- before surgery, to shrink the primary tumour, especially in older women with breast cancer that is ER+, PR+ or both
- as part of a combined treatment approach for locally advanced breast cancer
- to decrease the chance of cancer developing in the opposite breast
- to treat breast cancer that has recurred
- to relieve pain or to control the symptoms of metastatic breast cancer (palliative therapy)
The type of hormonal therapy used and the doses and schedules of drugs vary from woman to woman.
The choice of hormonal therapy for breast cancer and the length of time it is given will depend on many factors, including:
- whether a woman has reached menopause
- Premenopausal women are given different hormonal therapies than post-menopausal women.
- the stage of breast cancer
- whether a woman has any other health problems (such as osteoporosis or a high risk of blood clots) that may prevent her from taking a certain hormonal therapy
- any hormonal therapies that a woman already received
- disease progression
- If a breast cancer progress after one type of hormonal therapy has been given, doctors may try another type of hormonal therapy.
The following are the most common hormonal therapies used to treat breast cancer:
- aromatase inhibitors
- ovarian ablation
For more detailed information on specific drugs go to sources of drug information.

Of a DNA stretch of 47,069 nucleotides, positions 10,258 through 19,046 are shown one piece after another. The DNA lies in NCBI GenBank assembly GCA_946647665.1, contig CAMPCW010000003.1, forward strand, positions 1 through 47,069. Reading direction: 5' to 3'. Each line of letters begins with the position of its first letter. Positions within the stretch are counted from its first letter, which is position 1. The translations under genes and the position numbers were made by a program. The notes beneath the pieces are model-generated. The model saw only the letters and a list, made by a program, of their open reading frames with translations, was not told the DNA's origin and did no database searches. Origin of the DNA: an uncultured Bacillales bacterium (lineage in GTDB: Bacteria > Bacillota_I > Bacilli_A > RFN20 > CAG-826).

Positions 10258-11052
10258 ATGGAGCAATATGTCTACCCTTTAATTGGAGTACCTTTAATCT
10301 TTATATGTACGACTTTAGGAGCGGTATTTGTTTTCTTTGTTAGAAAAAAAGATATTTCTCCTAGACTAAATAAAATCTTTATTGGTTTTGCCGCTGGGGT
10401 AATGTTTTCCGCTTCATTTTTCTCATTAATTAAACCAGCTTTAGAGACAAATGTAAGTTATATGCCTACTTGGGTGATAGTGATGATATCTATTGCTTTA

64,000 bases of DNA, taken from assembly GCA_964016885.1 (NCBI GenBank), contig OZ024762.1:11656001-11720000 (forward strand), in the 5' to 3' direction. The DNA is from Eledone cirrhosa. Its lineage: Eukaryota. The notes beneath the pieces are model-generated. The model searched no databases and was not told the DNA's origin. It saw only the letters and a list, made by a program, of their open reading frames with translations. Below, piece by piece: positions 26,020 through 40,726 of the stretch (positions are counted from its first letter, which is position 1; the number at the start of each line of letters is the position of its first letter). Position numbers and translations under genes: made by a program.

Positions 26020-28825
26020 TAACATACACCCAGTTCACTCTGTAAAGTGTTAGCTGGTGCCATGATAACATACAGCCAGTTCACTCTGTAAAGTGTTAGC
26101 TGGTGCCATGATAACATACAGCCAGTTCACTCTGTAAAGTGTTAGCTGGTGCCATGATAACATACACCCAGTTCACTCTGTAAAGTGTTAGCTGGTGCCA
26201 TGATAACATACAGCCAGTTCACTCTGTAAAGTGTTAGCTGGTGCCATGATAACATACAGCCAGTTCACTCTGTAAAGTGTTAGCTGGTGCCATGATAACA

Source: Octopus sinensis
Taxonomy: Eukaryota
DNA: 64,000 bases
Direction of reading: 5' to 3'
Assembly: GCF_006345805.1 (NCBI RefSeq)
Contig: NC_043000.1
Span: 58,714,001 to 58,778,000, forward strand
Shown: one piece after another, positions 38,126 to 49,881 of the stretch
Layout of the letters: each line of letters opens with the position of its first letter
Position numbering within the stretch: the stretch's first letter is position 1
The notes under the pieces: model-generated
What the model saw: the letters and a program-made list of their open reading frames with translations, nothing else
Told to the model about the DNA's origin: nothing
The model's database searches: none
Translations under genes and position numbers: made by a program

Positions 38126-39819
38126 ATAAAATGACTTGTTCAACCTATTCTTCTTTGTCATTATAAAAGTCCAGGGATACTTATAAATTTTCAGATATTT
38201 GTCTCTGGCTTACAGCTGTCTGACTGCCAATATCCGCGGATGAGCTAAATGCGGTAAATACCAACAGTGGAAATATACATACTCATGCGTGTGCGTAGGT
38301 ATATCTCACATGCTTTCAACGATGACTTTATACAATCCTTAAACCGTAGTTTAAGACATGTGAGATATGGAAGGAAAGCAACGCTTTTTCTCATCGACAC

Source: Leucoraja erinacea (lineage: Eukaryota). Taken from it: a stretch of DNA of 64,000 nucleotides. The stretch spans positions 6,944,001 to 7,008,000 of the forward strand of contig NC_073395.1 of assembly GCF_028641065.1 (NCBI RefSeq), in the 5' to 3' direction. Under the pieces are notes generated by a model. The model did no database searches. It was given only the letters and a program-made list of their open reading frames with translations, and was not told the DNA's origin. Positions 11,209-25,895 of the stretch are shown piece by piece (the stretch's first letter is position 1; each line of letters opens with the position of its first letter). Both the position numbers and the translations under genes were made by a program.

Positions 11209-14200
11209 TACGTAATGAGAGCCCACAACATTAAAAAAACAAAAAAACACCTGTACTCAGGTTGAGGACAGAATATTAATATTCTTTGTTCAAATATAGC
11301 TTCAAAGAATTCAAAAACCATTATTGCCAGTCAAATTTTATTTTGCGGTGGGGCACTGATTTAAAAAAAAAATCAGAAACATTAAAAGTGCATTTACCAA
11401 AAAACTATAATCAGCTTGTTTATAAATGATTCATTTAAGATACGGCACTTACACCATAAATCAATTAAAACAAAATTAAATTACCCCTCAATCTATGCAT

Anti-estrogen drugs, also called selective estrogen receptor modulators (SERMs), do not affect estrogen levels in the body. They work by stopping breast cancer cells from getting estrogen. Anti-estrogens bind directly to and block the estrogen receptors.
The anti-estrogen drugs used for breast cancer are:
Tamoxifen (Nolvadex, Tamofen) is the most commonly used anti-estrogen drug. It is used in both premenopausal and post-menopausal women. Tamoxifen is given by mouth (orally) as a pill.
When used as an adjuvant therapy for low-risk breast cancer:
- Tamoxifen is usually taken for 5 years after surgery.
- Post-menopausal women may be switched to an aromatase inhibitor (see below) after 2–3 years of taking tamoxifen.
- Premenopausal women may be offered ovarian ablation with luteinizing hormone–releasing hormone (LHRH) agonists (see below) in combination with tamoxifen.